Teachers are starting the 2017-18 school year. While the focus appears to be on transforming teaching into digital competency-based instruction, or personalized learning, real human teachers are what make learning for every child personalized. That title was stolen from them.
Teachers work to bring students together. They let them know that every child, no matter who they are, what they look like, what religion they practice, where they come from, their difficulties and disabilities, is welcome—because teachers recognize greatness in every child.
If you’re a teacher, here’s what might bug you as school starts:
- Having all your planning time taken up by useless meetings when you’ve got rooms to decorate and planning to do.
- Learning that digital instruction is becoming more important than you.
- Determining you own 27 textbooks for 30 students.
- Learning your new principal is from Teach for America or from New Leaders.
- Facing pressure to teach Common Core.
- A small classroom where you wonder how all your students will fit.
- Education Secretary Betsy DeVos and those like her who criticize what you do.
- You’re being pushed to use a tech program student privacy is compromised.
No matter what problems you have, here is your mantra. “I am a teacher. I have the power to help children learn and find joy in life. I will protect children from harmful school reform the best I can.”
Teachers and Parents
- Get to know your student’s parents. Find out if they can help you. Learn if any are lawyers or well-connected to outside groups who can assist you.
- Understand parents might have their own set of problems if they don’t help you.
- There is nothing better than a parent-teacher friendship built on trust and hope considering the challenges a child might face.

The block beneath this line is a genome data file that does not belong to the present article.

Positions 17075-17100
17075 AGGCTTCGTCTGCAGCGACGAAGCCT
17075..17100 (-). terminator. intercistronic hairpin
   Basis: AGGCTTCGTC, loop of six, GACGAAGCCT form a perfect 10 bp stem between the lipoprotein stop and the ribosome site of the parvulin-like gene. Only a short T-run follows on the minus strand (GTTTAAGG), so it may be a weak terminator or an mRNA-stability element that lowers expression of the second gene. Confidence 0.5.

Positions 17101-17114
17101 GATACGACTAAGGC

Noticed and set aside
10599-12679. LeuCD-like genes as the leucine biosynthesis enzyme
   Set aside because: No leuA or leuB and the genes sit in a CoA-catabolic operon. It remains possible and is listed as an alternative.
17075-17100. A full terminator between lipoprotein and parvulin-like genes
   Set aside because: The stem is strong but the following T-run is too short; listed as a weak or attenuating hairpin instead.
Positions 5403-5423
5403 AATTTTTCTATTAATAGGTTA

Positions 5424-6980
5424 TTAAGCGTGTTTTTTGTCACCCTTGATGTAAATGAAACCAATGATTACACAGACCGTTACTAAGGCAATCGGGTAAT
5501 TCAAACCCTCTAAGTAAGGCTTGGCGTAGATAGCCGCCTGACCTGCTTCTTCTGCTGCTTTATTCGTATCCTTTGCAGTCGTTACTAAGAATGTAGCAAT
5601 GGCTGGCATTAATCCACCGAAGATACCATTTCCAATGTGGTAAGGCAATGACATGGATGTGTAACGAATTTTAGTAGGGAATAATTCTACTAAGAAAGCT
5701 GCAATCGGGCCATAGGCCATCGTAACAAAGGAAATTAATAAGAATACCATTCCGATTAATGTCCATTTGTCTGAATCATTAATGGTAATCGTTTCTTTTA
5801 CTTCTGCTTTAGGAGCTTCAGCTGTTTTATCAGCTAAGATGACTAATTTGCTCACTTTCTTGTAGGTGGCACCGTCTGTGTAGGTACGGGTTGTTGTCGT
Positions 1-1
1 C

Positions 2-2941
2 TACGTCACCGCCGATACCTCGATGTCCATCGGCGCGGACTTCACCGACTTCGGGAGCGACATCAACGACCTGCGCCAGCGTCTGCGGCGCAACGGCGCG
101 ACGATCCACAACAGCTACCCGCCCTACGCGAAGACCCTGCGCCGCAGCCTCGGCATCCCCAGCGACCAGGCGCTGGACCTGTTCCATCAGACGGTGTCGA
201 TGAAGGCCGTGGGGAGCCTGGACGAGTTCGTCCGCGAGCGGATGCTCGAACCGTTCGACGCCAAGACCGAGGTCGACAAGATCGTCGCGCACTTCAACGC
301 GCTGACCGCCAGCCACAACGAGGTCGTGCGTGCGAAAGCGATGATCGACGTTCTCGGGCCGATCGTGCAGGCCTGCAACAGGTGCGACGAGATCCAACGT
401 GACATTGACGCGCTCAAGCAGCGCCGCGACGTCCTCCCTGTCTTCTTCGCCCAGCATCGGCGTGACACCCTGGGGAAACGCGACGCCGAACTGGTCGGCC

- Organize with parents to demand changes within your own school. Quit waiting for legislators to make rules. Start local.
- Join the PTA. Sometimes teachers forget the T stands for teachers. Go to meetings and present your needs and concerns.
- Find outside support in the community.
- Notify parents about controversial topics or activities you are going to cover. This is a courtesy and will help to avoid complaints.
- Let parents know you need them. Often there’s at least one or two who are eager to assist you.
- There is power in numbers. The more parents you know, the better you will be. Together you can change bad policy.
- If you have little time to do the above don’t feel guilty. Parents want you to focus on their child.
Teachers to Teachers
- Join professional education associations in your specialty area.
- Tune out those in the news who put teachers down.
- If your school is poor, get together with other teachers to purchase and share materials. Create a school resource center to get the maximum use of resources.
- Some teachers push heavy desks, lift boxes of books, and redecorate their classrooms like the best interior designer the world has known. Don’t hurt yourself.
- Work with other teachers and demand a contract. Every teacher deserves a contract.
- If you are new and lonely, reach out to other teachers in the school. Bring cookies to the teacher’s lounge. Observe and get to know the teachers you admire.
- Check out social media. There are a variety of Facebook groups. You will meet other teachers and parents who will lift your spirits.
- Bad school policies got you down? Pick the most important issue and work with others to make changes. Collaborate and share with other teachers. Conspire to change the school if it needs changing.
- If you already have tenure, see how you can use it. Understand how much power you have.
- If you are unable to change anything, just teach the best you can!
- Take care of yourself. Exercise. Make quiet time to recharge.
- Join the teachers union. You may not agree with everything they do, but you need the voice and the camaraderie of other teachers.
Teachers and Children